Ho Chi Minh City to relocate 5,800 more households for canal clean-up
A woman is seen walking on a bridge crossing the Doi canal in District 8, Ho Chi Minh City.Tuoi Tre
The upcoming “exodus” is in preparation for the third phase of an ongoing project to improve the aquatic environment in the southern metropolis.
The project, launched in 2012, is funded by Japanese government’s official development assistance (ODA) for Vietnam through Japan International Cooperation Agency (JICA).
ODA financing is undertaken by the official sector to promote the economic development and welfare of developing countries.
According to Luong Minh Phuc, director of the city's Urban Traffic Constructions Investment Management Board, over the past few years, the basins of four major canals in Ho Chi Minh City, Tau Hu – Ben Nghe – Doi – Te, have undergone the first and second phases of the project.
Phuc said the project is currently in its prefeasibility phase, with the city’s People’s Committee and JICA recently going on a field trip to inspect the canals in preparation for its third phase.
The primary goal of the third phase is to dredge the Doi and Te canals and upgrade 13.5 kilometers of roadway that run alongside them. The improvements will aim to allow an unobstructed flow of water to eradicate urban flooding.
The project is expected to affect an area of 1,600ha along the canals that run through districts 4, 7, 8, and Binh Chanh district, relocating 29 offices and 6,200 households, 400 of which have already been relocated as part of phases one and two, Phuc said.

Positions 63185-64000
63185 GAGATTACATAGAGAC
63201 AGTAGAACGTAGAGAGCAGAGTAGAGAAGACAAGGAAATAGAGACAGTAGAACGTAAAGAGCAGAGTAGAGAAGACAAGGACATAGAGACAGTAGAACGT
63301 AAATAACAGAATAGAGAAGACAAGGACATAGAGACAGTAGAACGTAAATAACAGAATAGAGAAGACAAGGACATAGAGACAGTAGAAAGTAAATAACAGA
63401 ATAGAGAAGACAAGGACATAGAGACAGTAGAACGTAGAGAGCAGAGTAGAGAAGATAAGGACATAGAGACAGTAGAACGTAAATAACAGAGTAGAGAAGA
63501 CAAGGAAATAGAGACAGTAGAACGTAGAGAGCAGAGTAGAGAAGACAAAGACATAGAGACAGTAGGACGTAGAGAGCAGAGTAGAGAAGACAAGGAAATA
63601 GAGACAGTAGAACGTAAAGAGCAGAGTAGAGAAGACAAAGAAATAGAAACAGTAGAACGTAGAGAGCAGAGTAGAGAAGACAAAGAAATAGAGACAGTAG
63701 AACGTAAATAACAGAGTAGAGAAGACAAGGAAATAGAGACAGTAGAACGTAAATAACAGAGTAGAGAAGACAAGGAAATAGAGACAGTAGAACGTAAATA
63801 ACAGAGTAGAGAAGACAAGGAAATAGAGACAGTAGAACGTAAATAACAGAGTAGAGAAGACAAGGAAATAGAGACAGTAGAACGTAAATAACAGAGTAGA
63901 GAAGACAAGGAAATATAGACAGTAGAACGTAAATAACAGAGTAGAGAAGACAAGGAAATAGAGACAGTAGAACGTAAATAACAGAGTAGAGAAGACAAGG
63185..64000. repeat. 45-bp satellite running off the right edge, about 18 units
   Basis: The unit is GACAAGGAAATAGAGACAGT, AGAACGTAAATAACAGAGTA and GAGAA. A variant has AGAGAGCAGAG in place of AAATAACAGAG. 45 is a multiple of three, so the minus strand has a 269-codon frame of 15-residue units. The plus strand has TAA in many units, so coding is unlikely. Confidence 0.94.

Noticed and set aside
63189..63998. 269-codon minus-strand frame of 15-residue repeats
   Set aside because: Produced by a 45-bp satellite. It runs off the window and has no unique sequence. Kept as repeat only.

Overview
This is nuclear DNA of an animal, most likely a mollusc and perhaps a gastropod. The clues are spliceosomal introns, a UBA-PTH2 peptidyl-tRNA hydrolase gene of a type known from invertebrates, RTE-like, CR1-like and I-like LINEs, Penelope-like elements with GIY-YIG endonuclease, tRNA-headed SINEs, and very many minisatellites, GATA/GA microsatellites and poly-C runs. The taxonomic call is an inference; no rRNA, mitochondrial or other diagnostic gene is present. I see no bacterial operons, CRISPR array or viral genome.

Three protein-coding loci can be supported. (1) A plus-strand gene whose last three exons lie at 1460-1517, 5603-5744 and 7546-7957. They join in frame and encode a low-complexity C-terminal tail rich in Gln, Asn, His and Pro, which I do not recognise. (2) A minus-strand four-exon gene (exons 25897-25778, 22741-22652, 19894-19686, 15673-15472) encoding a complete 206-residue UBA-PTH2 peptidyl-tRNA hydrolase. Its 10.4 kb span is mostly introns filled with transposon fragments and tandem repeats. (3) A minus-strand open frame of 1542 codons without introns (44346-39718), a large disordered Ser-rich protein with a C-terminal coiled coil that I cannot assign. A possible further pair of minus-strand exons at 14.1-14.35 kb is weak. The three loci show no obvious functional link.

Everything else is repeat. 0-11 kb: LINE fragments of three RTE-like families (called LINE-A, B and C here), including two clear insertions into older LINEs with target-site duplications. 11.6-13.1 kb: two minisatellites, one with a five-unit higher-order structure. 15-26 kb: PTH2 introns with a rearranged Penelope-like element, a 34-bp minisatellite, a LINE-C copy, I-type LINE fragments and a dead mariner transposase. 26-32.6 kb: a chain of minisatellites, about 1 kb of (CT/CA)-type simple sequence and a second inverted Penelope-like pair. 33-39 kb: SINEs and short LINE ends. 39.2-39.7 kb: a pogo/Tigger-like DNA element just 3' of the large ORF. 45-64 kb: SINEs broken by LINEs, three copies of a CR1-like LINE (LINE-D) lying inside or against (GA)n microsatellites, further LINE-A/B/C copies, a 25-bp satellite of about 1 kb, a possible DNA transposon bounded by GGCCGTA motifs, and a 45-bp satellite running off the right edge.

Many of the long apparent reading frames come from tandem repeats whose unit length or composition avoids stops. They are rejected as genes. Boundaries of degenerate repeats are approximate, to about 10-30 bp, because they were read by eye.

The site clearance compensation is estimated at around VND4,500 billion (US$202 million), and compensation plans are still being sketched.
Answering ’s (Youth) question on the lives of the affected residents, Phuc said there were a number of difficulties facing the relocation plan, such as the density of households in some areas and the durability of certain houses.
Phuc said discussions were underway among the board, the city’s Department of Construction, and chairman of the People’s Committee of District 8 to combine the relocation plan with the construction of new high-rises in cleared areas for displaced residents live.
This new fashion of relocating, Phuc said, was an answer to the people’s wish not to be moved too far from their old homes, as observed in previous projects.
The ultimate goal of the relocation plan and the whole aquatic environment improvement project is to improve the quality of life for the people, Phuc concluded.
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